A WEEK-long strike is set to start before the end of the month after workers at a famous Wigan bakery voted in favour of industrial action.
A dispute over the use of agency staff caused crisis talks between bosses at Premier Foods and members of the Bakers, Food and Allied Workers (BFAWU).
Strike action is now planned for next week at what is better known as the Hovis bakery on Cale Lane after a member ballot ended on Tuesday.
Regional BFAWU secretary Geoff Atkinson told the Evening Post: “The ballot result was accepted to take strike action by 120 for and 39 against.
“I have therefore served notice to the company that we intend to start the strike at 6am on Wednesday 28 August until September 4.
“I have also included as part of that notice that we are willing to meet to try and resolve the issue.”
The use of agency staff against a backdrop of job losses among permanent staff has been cited by disgruntled workers as their main grievance.
Mr Atkinson, a veteran of 22 years working for Premier Foods, also said staff have been hit with a wage decrease while bosses have brought in temporary staff on “as and when” contracts.
Premier Foods has maintained that the use of agency staff is common practice in the food production industry.
A spokesman said: “120 staff have voted in favour of strike action out of more than 350 staff that work on the site.
“Strike action is not in the larger interests of the staff and we hope a resolution will be found.”
A previous Premier Foods statement said: “To deal with fluctuations in demand, we now want to introduce the option of agency labour to Wigan.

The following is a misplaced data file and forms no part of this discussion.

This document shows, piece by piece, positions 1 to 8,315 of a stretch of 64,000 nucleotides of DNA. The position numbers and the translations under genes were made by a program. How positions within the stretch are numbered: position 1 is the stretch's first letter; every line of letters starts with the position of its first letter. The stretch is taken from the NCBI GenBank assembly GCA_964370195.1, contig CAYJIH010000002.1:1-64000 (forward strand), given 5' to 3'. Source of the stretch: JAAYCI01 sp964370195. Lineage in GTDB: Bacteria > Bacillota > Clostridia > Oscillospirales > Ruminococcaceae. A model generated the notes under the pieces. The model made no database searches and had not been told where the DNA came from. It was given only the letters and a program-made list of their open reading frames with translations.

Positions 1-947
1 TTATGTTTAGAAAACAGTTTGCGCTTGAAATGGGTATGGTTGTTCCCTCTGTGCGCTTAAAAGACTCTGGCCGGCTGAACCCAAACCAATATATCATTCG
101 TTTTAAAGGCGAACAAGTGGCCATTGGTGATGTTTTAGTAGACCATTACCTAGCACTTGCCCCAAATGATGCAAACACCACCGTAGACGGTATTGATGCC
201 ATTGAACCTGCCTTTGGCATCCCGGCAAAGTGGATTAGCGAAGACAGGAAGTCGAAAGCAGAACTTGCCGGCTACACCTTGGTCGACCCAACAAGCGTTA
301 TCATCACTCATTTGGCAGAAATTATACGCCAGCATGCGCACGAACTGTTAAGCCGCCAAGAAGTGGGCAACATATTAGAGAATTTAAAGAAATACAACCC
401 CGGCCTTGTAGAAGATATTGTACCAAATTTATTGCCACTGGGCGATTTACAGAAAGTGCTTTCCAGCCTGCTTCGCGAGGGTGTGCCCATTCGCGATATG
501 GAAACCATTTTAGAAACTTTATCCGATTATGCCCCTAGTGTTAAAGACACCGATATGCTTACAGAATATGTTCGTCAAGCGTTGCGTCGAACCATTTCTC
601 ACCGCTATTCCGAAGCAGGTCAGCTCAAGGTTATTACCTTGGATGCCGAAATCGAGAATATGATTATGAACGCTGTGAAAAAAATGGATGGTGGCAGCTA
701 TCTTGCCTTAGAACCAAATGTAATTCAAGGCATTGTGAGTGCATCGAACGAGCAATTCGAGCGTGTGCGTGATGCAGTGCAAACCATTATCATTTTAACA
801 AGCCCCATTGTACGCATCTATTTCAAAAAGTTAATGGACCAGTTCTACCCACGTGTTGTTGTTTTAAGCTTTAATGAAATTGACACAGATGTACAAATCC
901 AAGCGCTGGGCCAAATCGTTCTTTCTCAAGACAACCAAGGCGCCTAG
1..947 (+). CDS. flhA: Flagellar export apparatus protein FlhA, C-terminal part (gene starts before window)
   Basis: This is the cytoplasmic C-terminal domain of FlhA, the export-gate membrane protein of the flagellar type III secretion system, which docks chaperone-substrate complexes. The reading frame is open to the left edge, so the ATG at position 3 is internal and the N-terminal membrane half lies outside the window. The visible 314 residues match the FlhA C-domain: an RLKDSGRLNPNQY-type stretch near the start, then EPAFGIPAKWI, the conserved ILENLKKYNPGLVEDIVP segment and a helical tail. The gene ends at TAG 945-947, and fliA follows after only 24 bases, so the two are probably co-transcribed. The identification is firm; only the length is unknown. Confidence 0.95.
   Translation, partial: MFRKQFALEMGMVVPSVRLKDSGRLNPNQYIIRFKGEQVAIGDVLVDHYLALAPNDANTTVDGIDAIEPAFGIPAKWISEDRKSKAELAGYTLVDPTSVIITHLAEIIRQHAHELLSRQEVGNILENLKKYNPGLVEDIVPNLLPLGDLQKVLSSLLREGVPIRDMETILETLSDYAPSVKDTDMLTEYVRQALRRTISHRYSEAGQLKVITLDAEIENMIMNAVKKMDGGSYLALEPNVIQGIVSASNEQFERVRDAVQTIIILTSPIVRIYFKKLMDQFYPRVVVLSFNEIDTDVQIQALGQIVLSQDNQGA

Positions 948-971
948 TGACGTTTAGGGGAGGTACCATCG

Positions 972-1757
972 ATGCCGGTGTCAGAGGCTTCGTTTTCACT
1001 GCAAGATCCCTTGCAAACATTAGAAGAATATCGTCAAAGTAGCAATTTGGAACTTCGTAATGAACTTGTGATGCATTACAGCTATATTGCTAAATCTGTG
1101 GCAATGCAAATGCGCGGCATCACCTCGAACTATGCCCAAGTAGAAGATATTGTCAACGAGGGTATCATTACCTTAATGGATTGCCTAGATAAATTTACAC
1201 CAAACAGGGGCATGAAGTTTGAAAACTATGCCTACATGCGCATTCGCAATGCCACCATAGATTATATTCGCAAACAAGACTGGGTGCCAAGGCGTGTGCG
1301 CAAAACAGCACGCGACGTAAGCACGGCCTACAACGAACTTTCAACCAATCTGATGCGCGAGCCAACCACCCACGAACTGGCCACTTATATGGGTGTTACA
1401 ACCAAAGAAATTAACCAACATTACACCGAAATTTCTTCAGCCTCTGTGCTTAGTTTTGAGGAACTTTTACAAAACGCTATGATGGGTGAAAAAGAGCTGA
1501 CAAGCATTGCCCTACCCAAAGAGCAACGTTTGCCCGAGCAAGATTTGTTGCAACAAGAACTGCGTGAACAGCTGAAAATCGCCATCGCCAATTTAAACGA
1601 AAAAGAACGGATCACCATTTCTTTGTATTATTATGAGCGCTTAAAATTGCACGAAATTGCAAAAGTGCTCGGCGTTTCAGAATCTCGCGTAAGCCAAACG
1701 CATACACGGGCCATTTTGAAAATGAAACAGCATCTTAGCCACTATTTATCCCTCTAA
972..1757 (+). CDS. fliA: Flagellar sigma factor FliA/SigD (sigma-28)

“There is no threat or detriment to the current Wigan workforce as a result of this proposal. Using agencies is widespread across the food industry and nothing unusual.”
The Cale Lane site produces Hovis brand bread and crumpets as well as home brand bread for major supermarket chains.
Premier Foods has endured a turbulent time in recent years as two plants – in Greenford near Wembley and Birmingham – are set to close with a loss of nearly 900 jobs.
BFAWU representatives had been in talks with employment advisors ACAS in attempts to broker a deal with their bosses although the discussions have broken down.
Mr Atkinson said: “Our aim as a trade union is to protect permanent employment in the area. There are currently five members of the production team at risk of redundancy.
“There is a clear message that the intention of management is to drive down terms and conditions and replace permanent employees with cheap zero-hour contracts.”